Harkness warms a winter morning

Genny Moriarty's 10th-grade English class pulls apart a poem and builds a rapport.

Patrick Garrity
January 13, 2022

The tappity-tap-tap of laptop keys is the only sound in Phillips Hall’s Room 108. With eyes closed, it could pass for July rain on a pane, but this is a gray January morning, and the term “wind chill” is trending.

Genny Moriarty’s English 320 class is warming up with a writing exercise. What do you think of when you hear the word “tending”? Describe a moment, a memory, of someone caring for you.

The tappity-taps wane, and Moriarty introduces the day’s topic: Elizabeth Alexander’s poem “Tending.” Alexander is most famous for her poem “Praise Song for the Day,” composed for and delivered at President Barack Obama’s first inauguration. She also graced Exeter’s stage in 2019 as part of the Lamont Poetry Series.

Alexander visits this day via YouTube and a recorded recitation of “Tending.” The dozen 10th-graders follow with a collective reading, handing the poem around the Harkness table line-by-line like a bucket brigade fighting a fire.

In the pull-out bed with my brother

in my grandfather’s Riverton apartment

my knees and ankles throbbed from growing,

pulsing so hard they kept me awake.

Moriarty asks the students to peel off into groups of two and three for a few minutes to share their interpretations and note the lines and phrases that jumped out. Then, the group discussion kicks in.

“The last five or six lines don’t really make sense,” Max says.

Did sleep elude me because I could feel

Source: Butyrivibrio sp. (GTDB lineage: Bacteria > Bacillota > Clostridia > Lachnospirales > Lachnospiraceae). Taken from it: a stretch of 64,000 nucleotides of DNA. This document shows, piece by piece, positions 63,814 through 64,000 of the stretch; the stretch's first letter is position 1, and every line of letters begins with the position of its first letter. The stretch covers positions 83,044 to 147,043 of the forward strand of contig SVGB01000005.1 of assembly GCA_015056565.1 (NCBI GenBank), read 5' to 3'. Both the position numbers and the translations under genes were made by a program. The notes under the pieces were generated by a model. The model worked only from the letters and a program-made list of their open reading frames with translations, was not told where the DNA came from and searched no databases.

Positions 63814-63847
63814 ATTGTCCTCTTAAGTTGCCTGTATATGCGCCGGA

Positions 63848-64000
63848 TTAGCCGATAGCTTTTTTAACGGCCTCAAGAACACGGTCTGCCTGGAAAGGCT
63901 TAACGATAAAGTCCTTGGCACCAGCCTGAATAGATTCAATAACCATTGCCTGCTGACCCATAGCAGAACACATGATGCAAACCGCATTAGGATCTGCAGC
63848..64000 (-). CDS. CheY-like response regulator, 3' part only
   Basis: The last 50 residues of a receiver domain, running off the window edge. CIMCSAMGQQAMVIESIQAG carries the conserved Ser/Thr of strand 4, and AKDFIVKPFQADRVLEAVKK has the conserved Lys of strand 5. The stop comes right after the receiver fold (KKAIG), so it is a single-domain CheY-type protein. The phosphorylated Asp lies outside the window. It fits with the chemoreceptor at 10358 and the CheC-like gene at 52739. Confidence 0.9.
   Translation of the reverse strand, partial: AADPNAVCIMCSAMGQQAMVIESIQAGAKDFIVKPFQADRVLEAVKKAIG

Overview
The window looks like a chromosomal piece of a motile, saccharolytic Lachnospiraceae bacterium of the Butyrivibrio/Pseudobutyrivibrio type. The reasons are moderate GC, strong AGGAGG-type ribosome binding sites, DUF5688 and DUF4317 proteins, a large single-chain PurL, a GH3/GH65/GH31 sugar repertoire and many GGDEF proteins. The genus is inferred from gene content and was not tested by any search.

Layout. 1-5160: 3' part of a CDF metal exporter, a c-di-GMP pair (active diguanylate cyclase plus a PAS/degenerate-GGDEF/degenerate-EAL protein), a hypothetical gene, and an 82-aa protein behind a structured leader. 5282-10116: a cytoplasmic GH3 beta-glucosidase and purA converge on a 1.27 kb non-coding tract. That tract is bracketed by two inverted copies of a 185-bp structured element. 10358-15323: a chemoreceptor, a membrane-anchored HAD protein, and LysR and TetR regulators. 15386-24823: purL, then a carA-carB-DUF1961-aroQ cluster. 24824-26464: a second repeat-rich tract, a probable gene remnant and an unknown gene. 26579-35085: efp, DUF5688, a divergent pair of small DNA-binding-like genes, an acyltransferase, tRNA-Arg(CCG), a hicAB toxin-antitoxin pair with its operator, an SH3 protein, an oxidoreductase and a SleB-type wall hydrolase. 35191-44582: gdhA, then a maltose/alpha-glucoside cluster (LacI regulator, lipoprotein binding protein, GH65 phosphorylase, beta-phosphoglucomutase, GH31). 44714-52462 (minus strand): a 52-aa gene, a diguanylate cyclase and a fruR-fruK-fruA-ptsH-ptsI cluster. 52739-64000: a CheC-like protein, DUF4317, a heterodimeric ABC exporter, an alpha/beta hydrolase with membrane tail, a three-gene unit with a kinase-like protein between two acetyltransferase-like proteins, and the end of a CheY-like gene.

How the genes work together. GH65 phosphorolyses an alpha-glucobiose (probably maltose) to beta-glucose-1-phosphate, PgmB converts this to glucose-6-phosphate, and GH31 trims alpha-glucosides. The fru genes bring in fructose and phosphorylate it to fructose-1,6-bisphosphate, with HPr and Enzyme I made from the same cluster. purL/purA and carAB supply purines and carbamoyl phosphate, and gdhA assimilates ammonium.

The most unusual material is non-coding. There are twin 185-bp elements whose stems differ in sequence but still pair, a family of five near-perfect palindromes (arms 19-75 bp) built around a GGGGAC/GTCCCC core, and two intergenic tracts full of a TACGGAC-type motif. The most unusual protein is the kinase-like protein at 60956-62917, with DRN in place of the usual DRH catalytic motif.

the heft of unuttered love in his tending

our small bodies, love a silent, mammoth thing

that overwhelmed me, that kept me awake

as my growing bones did, growing larger

than anything else I would know?

“I felt those were some of my favorite lines,” says Rowan. “How I interpreted them is that she’s trying to describe the love her grandfather has for them, and how he shows it.”

Adds Avery, “I thought his love was so much, her body can’t hold it all.”

“The word ‘overwhelmed’ …” says Audrey, “like his love is so unconditional and all-encompassing, I guess there’s a sense there’s so much of it, she’s almost taken aback by it.”

Parmis notes Alexander’s word choices belie the poem’s theme of love and caring. “Overwhelming, prison doors, the physical pain she’s feeling … Those are not things usually associated with love,” she says. “Is this a positive poem or negative?”

“I feel like it’s negative,” answers Kenza. “I’m gathering that maybe the narrator has a smaller, less confident sense of herself. Maybe love overwhelms her because maybe she doesn’t think she’s worth it.”

“Love isn’t always perfectly happy,” suggests Hannah. “She’s trying to show the good and bad sides of it.”

Moriarty steers the students back to their own writing for the class’ final few minutes, then sends them off into the January gray, a model Harkness discussion under their belts.